Lurker is the latest novella from Gary Fry and is published by DarkFuse. It tells the story of Meg, recently moved to the coast in order to rebuild her life following a miscarriage, seeking rehabilitation in the splendour of the countryside which is now her home. The story begins with the line "He was leaving her again" - specifically referencing the fact that her husband is leaving for work, meaning a two day absence because of the distances now involved, but also cleverly and succinctly providing insight into the state of their relationship. Harry's insensitivity, selfishness and lack of awareness are established in these opening scenes, somehow he sees himself as the victim, that it's him who's made all the sacrifices.
Instead of support and love, Meg feels only isolation - those feelings exacerbated by the surroundings she now finds herself in. Only a few pages in and already the tone is set, disaster must surely be lurking just around the corner...
There's beauty too of course in those surroundings and a vivid picture is painted of that environment. An incorrect classification of a centipede as an insect aside, Gary does a great job in describing the wildlife and scenery of the landscape around Whitby, creating - for a while at least - an image of rural idyll.
It's when Meg stumbles upon some ancient mine workings that the so far understated feelings of isolation and paranoia come to the fore. Ruins are creepy places, dripping with atmosphere, and that atmosphere is brilliantly captured in the sequence where Meg becomes aware of something lurking in the shadows...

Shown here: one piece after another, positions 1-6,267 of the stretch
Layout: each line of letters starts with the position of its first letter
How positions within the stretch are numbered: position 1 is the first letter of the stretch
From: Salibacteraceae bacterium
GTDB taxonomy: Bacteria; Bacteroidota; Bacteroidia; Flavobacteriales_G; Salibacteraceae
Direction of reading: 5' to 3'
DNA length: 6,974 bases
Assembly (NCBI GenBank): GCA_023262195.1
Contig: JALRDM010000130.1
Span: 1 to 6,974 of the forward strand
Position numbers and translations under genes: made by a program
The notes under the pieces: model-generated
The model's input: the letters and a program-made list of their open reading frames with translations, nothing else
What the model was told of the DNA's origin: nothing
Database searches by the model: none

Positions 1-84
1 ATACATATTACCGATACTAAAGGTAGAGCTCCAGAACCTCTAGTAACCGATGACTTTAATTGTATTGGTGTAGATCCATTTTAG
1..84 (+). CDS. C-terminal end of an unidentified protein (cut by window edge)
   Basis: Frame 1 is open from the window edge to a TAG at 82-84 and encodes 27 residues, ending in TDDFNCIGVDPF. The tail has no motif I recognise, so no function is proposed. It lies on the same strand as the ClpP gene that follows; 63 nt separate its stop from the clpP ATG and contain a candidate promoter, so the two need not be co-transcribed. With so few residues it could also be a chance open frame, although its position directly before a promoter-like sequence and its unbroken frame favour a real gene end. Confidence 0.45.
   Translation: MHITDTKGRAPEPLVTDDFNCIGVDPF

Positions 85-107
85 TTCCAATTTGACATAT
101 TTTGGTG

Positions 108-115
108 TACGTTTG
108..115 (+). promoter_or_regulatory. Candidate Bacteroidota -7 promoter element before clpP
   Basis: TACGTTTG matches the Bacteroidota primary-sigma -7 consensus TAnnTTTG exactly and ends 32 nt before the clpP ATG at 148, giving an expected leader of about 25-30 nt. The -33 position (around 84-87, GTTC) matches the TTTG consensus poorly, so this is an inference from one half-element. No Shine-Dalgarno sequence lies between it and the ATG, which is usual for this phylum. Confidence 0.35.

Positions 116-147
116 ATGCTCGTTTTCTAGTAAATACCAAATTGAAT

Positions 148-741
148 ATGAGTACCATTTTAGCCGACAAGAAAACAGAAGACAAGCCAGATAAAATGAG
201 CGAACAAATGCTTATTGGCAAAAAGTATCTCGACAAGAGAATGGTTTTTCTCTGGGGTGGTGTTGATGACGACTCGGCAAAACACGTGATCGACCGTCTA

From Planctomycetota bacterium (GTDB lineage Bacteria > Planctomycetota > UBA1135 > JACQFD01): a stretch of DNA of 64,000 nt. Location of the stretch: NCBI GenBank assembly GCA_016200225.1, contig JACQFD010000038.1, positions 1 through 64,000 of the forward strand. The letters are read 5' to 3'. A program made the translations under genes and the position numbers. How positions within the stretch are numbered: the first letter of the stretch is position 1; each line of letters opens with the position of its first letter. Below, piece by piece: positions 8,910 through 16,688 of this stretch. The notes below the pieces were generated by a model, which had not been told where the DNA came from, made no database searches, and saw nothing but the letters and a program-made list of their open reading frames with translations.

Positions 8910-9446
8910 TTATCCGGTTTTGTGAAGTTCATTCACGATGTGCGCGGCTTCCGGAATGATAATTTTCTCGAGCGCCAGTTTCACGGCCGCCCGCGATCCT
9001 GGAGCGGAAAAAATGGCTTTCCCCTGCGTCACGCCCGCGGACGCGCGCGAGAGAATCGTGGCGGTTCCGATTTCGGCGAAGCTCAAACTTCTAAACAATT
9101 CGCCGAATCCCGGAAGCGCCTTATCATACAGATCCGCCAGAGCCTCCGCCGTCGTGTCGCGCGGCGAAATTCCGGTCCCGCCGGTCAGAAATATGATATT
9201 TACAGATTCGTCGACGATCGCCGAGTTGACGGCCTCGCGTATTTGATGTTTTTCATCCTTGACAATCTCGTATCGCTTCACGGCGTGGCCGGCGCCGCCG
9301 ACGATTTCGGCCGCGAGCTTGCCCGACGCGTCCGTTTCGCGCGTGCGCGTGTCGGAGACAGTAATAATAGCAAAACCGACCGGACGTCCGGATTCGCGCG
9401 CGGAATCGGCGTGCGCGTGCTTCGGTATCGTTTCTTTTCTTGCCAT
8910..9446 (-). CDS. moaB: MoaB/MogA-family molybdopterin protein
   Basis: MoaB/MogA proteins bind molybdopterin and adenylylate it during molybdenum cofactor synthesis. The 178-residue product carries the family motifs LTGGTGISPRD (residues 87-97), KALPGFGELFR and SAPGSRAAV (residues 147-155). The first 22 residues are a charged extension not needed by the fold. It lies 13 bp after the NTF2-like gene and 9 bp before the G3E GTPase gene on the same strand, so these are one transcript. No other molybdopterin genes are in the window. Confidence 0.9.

Lurker is a monster story but there's still some doubt as to its actual nature, what - or who - it is, even after the final page has been turned. This is a Gary Fry story so its the psychology that's as important as the narrative thrust and it's this that gives the story its edge. How much of what Meg sees and experiences is real and how much is a figment of her own imagination, her damaged psyche? The tale is very cleverly constructed with images encountered in the "real" world - including TV documentaries and kids playing outside the house, (arthropods in the garden) - taking on a darker significance in Meg's eyes. Many authors would have chosen to write this story in first person, creating an unreliable narrator so it's to Gary's credit that he tells the story in third person but still manages to create an extremely effective air of ambiguity.
I'd recommend, if at all possible, that you read Lurker in one sitting and thereby immerse yourself fully in the experience, allow the repeating - though subtly changing - imagery to get inside your own head.
The denoument of Lurker is open to interpretation - but then all the best ones are. It's a subtly crafted tale that packs a lot into its relatively short length. In much the same way that a certain American author has created an outstanding canon of work set in his own North Eastern coast, so Gary Fry is slowly doing the same thing here in the UK.
I loved Lurker and thoroughly recommend it.